A pair of journalists critical of modern feminism have been banned from a university event that, ironically, focuses on whether feminism is stifling modern free speech.
The University of Manchester Free Speech & Secular Society is scheduled to hold a public debate Oct. 15 titled “From Liberation to Censorship: Does Modern Feminism Have a Problem with Free Speech?” Initially, two journalists, Milo Yiannopoulos of Breitbart and Julie Bindel of the Guardian, were invited to speak at the debate. Both have since been barred from attending because their opinions are considered too offensive.
Bindel was the first to be banned, with the University of Manchester Students’ Union announcing Monday that her invitation had been blocked due to her attitude toward transgender people. While Bindel is herself a feminist and lesbian activist, she is also sharply critical of the transgendered and of gender reassignment surgery, attitudes the student union said violate their official safe space policy by undermining the “principles of liberation.”
“The Students’ Union has decided to deny this request based on Bindel’s views and comments towards trans people, which we believe could incite hatred towards and exclusion of our trans students,” the group said in a statement.
Yiannopoulos’ rejection followed Wednesday because his statements about feminism were considered too inflammatory. Yiannopoulos has appalled feminist activists by, among other things, denying the existence of “rape culture” and defending the GamerGate movement, an online movement over the past year that has bashed the influence of feminist activists on video games.
“We have been made aware of various comments lambasting rape survivors and trans* people, and as such we are concerned for the safety of our students on the topic of this event,” the Students’ Union said in a new statement Wednesday. “[Yiannopoulos] is a rape apologist and has repeatedly used derogatory and debasing ableist language when describing members of the trans* community.”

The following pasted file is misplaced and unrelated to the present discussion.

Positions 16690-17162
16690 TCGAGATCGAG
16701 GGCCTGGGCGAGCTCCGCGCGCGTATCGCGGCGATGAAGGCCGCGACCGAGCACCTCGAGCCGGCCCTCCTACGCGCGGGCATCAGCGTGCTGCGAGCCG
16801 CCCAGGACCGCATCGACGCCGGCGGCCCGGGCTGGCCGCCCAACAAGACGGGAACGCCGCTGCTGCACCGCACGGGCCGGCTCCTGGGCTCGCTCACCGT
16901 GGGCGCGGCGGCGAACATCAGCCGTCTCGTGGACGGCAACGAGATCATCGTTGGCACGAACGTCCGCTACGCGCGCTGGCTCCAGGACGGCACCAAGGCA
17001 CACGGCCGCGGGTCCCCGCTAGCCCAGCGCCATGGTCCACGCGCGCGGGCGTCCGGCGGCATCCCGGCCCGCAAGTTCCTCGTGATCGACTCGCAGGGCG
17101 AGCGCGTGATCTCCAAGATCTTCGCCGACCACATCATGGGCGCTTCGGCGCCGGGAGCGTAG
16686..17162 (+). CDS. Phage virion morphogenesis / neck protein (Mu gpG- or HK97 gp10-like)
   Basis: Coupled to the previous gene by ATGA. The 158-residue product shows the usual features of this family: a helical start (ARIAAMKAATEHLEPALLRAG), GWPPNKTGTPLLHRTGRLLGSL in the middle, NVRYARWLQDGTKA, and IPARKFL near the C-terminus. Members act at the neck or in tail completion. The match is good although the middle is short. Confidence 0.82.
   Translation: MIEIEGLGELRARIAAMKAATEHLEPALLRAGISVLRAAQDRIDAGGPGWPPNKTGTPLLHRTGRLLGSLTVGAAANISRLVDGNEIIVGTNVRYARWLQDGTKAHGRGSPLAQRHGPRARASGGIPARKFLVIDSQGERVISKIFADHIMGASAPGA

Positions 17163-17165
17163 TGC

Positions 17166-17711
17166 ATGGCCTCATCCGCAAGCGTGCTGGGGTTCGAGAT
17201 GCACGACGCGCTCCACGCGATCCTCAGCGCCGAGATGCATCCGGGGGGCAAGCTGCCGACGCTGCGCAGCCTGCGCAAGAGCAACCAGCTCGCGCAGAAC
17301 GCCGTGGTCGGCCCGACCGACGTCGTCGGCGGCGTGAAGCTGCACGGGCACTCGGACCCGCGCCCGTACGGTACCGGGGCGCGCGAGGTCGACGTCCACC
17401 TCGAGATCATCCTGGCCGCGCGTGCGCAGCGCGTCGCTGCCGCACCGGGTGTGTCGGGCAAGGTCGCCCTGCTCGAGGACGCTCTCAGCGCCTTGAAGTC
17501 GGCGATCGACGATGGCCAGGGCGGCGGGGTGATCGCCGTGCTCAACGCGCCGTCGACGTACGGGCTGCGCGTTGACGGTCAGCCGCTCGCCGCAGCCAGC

The student union’s women’s officer, Jess Lishak, made a post on Facebook (since deleted) that justified the bans in further detail, describing Bindel as a “famous transphobe” and Yiannopoulos as a “professional misogynist.”
One student at Manchester has launched a petition to allow the two to speak, which has more than 800 signatures. Meanwhile, Yiannopoulos suggested on Twitter that he is considering legal action, saying his description as a “rape apologist” was “highly actionable” (libel actions are substantially easier to bring in the U.K. than in the U.S.):
To those asking: yes, I’m considering my options regarding the defamatory “rape apologist” claim made by @ManchesterSU. Highly actionable.
— Milo Yiannopoulos (@Nero) October 7, 2015
Update, 5:44 PM: Yiannopoulos has deleted his tweet, and contacted The Daily Caller News Foundation to indicate that he was not seriously considering legal action.
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